Known for it's Copper Mines in the 1800's. 19 million pounds of copper were mined during the 1860's, making Calaveras County second in national production of copper. When visiting Copperopolis you can enjoy restored historical artifacts and workshop sites.


Located on Hwy 4 between Murphys and Bear Valley. The Dorrington Hotel and Restaurant was built in 1860 and was a stage coach stop on the Big Trees-Carson Valley Toll Road that served as a depot for stockmen and as a summer resort for international guests visiting the giant Sequoia redwoods. Spring time proved to be very cold, therefore Dorrington's previous name of Cold Spring Ranch until 1902.

The second largest Sugar Pine in the world, measuring 32 feet in circumference and 220 feet tall.

Mokelumne Hill

Founded in 1848 and one of the richest towns along the Mother Lode, many fortunes were made in Mokelumne Hill. It was the county seat in the past and known as one of the most violent towns in the Mother Lode. Long ago the town hosted a population of 15,000, today with a much smaller population, you will still enjoy this historic town with many of its original buildings and an old west atmosphere. Mokelumne Hill is located on Hwy 49 between Jackson and San Andreas.

Mokelumne Hill History Society -Archives and exhibit of historical memorabilia from the Mokelumne Hill area, once populated by nearly 10,000 people. Summer hours: 11am - 3pm Sat. and Sun. closed in winter. 8367 East Center Info: 209-286-1770
Historic Walking Tour - Visit 41 historic buildings and sites. Pick up map at
Calaveras County Visitors Center.


Named for Daniel and John Murphy who settled in the area in 1848. Founded as a trading post the brothers did some very sagacious trading selling supplies at inflated prices from a tent they set up. They also used the local Indians for labor for their mining operations. These brothers were rumored to be millionaires before they turned twenty five. When A.T. Dowd discovered the grove of Giant Sequoia Redwoods, only 15 miles from Murphys, he put Calaveras on the international map. With this new discovery came an influx of travelers to this area. To accommodate all these people, in 1855 the Sperry and Perry Hotel (now the Murphys Historic Hotel and Lodge) was built in Murphys. On the old hotel register names such as Mark Twain, Horatio Alger, Ulysses S. Grant, Charles Bolton, aka Black Bart as well as Susan B. Anthony were some of the infamous people to visit this pristine area. Today Murphys is a quaint town filled with art galleries, fine dining, an assortment of boutiques, bookstores, and so much more. Delight in the seven wineries in the immediate area with tasting rooms and other facilities that are open to the general public Experience the history through museums and historic buildings dating back from the 1800's. A tourists haven in the middle of a recreational area filled with summer and winter activities, an experience waiting to happen.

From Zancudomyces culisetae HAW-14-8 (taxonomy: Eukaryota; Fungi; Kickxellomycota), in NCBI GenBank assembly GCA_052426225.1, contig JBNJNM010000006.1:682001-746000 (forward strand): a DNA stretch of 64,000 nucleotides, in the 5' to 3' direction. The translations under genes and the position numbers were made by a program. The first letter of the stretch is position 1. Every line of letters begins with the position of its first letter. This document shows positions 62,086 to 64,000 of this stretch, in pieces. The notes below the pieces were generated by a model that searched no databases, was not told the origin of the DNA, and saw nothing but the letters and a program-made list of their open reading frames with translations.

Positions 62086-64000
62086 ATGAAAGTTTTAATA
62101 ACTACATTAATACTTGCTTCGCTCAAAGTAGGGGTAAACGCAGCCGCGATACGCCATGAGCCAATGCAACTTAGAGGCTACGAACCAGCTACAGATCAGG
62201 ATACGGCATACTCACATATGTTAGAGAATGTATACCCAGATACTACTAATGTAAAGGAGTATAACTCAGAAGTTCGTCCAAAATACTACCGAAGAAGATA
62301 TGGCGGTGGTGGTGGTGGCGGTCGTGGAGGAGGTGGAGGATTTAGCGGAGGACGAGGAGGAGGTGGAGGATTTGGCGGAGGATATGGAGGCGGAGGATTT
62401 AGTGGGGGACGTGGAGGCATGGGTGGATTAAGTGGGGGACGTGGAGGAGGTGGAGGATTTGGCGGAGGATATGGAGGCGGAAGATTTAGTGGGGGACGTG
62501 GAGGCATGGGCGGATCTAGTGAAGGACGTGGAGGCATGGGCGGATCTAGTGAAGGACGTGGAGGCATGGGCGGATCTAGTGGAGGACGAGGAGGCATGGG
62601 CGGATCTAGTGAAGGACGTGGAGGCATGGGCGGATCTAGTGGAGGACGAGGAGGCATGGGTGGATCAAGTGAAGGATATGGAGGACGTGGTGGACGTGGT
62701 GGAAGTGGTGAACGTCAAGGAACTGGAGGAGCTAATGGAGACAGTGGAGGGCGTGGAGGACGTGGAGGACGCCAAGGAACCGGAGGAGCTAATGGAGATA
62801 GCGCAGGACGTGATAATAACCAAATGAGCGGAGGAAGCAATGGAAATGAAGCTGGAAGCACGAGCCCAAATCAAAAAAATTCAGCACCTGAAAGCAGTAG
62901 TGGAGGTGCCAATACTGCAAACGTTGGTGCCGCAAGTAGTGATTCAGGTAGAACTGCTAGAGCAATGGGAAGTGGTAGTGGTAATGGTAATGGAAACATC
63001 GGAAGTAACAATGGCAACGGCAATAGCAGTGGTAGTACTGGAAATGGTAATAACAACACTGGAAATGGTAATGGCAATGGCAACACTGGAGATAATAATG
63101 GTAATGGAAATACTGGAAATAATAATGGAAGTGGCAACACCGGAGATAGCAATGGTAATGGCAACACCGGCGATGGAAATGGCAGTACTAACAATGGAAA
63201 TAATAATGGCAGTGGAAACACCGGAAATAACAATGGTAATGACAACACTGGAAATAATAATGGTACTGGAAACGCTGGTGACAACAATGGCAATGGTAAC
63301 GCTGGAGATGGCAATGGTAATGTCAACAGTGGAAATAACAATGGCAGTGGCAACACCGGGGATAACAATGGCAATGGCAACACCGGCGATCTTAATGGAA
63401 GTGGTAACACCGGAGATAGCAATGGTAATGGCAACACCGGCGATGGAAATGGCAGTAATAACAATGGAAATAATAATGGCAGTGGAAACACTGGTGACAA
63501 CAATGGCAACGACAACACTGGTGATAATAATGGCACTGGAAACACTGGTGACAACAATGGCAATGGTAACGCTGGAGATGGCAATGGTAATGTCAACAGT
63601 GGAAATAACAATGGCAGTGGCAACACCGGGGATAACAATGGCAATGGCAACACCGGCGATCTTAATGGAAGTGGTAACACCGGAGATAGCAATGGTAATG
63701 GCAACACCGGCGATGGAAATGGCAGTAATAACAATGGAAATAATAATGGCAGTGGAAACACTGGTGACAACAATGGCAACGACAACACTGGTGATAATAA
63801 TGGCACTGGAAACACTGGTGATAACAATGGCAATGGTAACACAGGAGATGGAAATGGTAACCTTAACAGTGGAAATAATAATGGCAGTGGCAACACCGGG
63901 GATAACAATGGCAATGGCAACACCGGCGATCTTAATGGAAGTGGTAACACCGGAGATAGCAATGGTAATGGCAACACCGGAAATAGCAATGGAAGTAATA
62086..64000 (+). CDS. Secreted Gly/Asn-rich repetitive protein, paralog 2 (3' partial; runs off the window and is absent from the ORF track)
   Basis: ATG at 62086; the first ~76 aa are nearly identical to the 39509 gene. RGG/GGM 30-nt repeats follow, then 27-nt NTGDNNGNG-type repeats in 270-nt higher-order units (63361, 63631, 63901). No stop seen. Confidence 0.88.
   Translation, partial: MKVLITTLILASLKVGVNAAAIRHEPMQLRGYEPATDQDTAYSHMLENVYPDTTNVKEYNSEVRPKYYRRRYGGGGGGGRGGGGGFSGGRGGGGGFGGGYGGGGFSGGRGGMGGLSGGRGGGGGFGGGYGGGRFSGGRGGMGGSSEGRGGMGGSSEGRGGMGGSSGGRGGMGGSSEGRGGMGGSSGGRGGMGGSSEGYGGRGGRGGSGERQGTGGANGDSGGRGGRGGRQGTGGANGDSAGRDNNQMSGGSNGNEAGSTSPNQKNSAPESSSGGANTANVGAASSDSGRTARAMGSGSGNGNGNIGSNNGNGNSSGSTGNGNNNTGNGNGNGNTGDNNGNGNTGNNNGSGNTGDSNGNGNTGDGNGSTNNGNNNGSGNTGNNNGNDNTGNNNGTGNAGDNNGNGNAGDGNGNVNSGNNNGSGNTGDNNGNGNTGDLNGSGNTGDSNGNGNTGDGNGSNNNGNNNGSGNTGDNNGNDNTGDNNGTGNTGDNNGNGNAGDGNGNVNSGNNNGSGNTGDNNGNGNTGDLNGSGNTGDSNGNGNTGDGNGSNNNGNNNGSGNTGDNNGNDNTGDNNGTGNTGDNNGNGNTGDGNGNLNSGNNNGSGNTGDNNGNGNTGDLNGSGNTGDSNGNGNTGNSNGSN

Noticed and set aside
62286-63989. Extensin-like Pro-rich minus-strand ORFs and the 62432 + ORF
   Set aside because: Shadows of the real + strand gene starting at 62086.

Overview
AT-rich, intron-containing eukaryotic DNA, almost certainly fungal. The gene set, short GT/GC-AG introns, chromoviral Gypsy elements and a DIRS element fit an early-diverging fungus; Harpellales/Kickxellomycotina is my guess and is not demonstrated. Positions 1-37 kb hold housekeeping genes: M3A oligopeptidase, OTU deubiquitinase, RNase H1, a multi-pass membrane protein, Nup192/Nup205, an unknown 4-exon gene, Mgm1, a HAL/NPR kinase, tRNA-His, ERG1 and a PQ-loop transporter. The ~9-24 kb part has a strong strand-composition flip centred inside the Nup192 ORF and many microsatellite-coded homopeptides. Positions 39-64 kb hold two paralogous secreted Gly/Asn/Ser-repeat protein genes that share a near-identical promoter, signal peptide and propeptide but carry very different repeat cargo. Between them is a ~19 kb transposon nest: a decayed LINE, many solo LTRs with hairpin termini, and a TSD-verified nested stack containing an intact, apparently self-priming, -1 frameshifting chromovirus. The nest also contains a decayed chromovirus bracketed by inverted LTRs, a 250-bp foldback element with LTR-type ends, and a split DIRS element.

Murphys Historic Hotel and Lodge
Murphys Old Timers Museum - Dedicated to the preservation of the history and artifacts of Murphys and its generations since the Gold Rush. Open Friday through Sunday 11am - 4pm. 479 Main Street Info: 209-728-1160
Heritage Museum - Native American artifacts, mining artifacts, gold nuggets, see the larger than life size mural of California's early miners. Visit the vault which displays a 44 pound gold specimen, the largest gold crystalline in the world. Open daily 11am - 5:30pm. 1894 Six Mile Road Info: 209-728-1251
Historic Walking Tour - Visit 55 historic buildings and sites. Pick up map at Calaveras County Visitors Center.

San Andreas

Named for St. Andrew (San Andreas) Roman Catholic Church, erected in 1852. Built with canvas and a simple cross over the door designating it a church, it was the first church built in this town. Mexican Gold Miners settled San Andreas in 1848 and by 1850 over 1000 tents peppered the hillsides. San Andreas was a gold producing town sometimes hampered by the lack of water in the channels until the miner's ditches were completed. In August 1852 the large San Andreas Nugget was found in a claim north of where the town is located and sold to the Wells Fargo company for $12,000. Over $50,000 in gold dust was shipped in 1859. Two notorious names come to mind when you think of San Andreas and the gold rush, Black Bart and Joaquin Murieta. The jail that held Black Bart, aka Charles Bolton for a crime he committed at Funk Hill, still stands and is a part of the Calaveras County Historical Museum Complex. In 1866, the County Seat was moved to San Andreas from Mokelumne Hill. Today you can still enjoy the history of Hwy 49 and historic buildings in San Andreas.